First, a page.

solutus

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Fore tibia with basal, middle and apical solutus rings or bands; mid tibia with mid and apical rings or bands only 7.
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unknown solutus (Fernald & Wiegand) Hamet-Ahti Juncus exiguus (Femald & unknown Wiegand) Lint ex Snogerup & P.
htm ("[N]either the text nor the spirit of the Charter conceives of the Security Council as legibus solutus (unbound by law).
nam cum solutus mero remisissem ebrias manus, Ascyltos, omnis iniuriae inventor, subduxit mihi nocte puerum et in lectum transtulit suum, volutatusque liberius cum fratre non suo, sive non sentiente iniuriam sive dissimulante, indormivit alienis amplexibus oblitus iuris humani.
Cito alcuni fra i passi pio significativi di questa tematica: "Ille quidem evolavit, ego nullo iam laqueo tentus sed visco consuetudinis pessime delinitus, alas explicare nequeo et ubi vinctus fueram, solutus hereo" ("Egli si levo da terra, io invece senza essere pio avvinto da laccio, impigliato nel vischio della mala consuetudine, non posso spiegare le all e laddove ero stato incatenato pur libero rimango," Familiari X, 3; Petrarca, Prose 926, 927); "Quis alis celum terrestria prendent?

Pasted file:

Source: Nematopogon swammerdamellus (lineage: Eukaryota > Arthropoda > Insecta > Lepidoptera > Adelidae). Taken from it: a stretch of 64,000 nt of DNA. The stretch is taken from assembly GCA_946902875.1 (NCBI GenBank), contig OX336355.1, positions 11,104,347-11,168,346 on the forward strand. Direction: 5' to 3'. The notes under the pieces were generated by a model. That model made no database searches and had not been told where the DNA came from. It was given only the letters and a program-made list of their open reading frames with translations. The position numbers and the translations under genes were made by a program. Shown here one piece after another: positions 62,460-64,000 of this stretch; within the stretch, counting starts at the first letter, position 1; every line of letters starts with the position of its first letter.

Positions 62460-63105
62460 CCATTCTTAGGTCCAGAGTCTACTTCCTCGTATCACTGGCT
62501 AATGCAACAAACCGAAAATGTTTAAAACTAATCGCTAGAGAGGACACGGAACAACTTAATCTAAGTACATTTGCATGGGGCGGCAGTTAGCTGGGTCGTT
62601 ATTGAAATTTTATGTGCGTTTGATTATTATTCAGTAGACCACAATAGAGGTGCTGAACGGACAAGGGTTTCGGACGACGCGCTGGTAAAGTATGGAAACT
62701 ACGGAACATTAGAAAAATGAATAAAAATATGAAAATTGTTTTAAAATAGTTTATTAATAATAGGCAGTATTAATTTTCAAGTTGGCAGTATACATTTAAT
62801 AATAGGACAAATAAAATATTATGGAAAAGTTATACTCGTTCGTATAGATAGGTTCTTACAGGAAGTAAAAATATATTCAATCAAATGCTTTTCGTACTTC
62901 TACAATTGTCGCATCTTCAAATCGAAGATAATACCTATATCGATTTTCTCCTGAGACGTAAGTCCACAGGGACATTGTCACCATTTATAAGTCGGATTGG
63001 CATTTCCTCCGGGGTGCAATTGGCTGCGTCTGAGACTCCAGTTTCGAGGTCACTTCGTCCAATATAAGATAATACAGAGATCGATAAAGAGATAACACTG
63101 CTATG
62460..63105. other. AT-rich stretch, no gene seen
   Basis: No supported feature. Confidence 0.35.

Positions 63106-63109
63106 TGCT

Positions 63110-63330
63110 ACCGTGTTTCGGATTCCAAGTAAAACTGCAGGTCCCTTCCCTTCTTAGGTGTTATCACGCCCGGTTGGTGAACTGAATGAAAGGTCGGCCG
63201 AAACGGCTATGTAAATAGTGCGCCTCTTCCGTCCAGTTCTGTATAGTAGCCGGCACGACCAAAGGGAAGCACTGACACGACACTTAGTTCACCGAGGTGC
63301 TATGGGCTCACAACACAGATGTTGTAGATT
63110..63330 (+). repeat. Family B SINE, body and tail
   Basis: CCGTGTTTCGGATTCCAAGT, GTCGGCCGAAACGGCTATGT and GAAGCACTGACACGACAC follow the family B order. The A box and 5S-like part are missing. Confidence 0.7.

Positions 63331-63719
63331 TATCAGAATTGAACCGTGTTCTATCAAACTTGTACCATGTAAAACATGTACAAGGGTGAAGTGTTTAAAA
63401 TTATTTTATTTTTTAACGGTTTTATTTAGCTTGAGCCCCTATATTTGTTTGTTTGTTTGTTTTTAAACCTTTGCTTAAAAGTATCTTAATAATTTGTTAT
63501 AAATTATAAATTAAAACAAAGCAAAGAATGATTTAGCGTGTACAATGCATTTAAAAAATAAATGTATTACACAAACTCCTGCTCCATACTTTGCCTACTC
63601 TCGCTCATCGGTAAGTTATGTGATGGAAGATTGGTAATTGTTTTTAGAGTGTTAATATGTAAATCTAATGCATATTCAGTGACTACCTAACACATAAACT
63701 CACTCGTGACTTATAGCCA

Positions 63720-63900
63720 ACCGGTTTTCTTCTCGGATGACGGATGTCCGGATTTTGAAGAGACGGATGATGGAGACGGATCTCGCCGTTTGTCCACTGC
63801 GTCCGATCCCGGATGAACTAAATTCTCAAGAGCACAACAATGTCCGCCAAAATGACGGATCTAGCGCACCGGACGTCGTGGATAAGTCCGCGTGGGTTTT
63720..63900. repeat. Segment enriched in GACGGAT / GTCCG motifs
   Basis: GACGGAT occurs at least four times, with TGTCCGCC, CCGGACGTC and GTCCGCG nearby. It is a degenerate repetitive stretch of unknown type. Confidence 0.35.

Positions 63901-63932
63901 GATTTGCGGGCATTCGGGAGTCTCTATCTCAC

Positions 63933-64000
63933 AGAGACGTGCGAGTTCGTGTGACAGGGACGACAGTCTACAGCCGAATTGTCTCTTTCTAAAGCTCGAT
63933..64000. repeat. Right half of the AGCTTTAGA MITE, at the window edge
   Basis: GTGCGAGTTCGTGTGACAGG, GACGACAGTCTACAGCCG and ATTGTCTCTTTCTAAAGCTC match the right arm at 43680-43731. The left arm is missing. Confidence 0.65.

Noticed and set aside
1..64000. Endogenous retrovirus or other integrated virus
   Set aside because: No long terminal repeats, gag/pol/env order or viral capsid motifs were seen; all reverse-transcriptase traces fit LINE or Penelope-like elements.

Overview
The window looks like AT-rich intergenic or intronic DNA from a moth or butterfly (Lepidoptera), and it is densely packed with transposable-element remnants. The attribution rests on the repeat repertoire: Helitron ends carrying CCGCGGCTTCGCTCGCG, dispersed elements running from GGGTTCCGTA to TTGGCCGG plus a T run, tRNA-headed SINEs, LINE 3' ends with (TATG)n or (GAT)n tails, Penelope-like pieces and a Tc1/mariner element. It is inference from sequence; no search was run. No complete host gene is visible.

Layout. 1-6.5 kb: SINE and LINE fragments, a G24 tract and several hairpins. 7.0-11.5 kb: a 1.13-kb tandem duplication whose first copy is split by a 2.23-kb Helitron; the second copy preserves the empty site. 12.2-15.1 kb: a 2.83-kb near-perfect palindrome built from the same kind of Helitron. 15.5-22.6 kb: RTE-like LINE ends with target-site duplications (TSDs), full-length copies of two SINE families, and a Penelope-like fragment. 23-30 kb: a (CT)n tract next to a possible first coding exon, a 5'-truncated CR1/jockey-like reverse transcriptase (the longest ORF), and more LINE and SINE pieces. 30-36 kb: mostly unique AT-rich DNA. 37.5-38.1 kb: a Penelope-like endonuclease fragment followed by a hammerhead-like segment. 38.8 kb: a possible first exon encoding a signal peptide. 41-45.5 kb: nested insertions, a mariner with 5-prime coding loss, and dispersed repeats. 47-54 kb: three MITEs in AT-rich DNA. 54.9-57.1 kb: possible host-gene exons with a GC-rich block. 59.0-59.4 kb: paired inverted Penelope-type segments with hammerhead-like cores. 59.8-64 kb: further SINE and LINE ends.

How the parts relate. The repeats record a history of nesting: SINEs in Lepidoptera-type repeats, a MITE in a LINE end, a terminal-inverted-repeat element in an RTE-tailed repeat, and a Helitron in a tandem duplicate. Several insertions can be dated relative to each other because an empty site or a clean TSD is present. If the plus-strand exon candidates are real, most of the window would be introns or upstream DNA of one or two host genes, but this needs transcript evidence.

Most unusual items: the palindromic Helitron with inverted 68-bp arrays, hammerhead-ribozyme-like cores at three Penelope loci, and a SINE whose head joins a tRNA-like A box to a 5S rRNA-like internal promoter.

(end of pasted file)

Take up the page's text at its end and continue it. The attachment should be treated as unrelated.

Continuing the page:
46) Indeed the Hobbesian claim that internal sovereignty must be located in one single institutional center whose will is legibus solutus has been belied ever since the first modern constitutional democracy emerged in the United States in the eighteenth century, based on the separation of powers, checks and balances, and popular sovereignty, not to mention the division of powers entailed by federalism.
Et respiciens Petus canem magnum catena grande ligatum, accedens soluit eum, canis autem solutus uocem humanam accipiens dixit ad Petrum," cap.
De Retz's Memoires cannot be dismissed simply as an act of revenge against his political enemies; it is also a courageous attempt to set the record straight in a momentous fight that set the Church against the king, who had slowly become a "princeps solutus legibus": a powerful individual who could legally and morally do anything he chose, in politics as well as in his private life.
48) In the Latin version of Bodin's work, the definition appears clarified and loosely translated, inspired in part by Ulpian's phrase, princeps legibus solutus.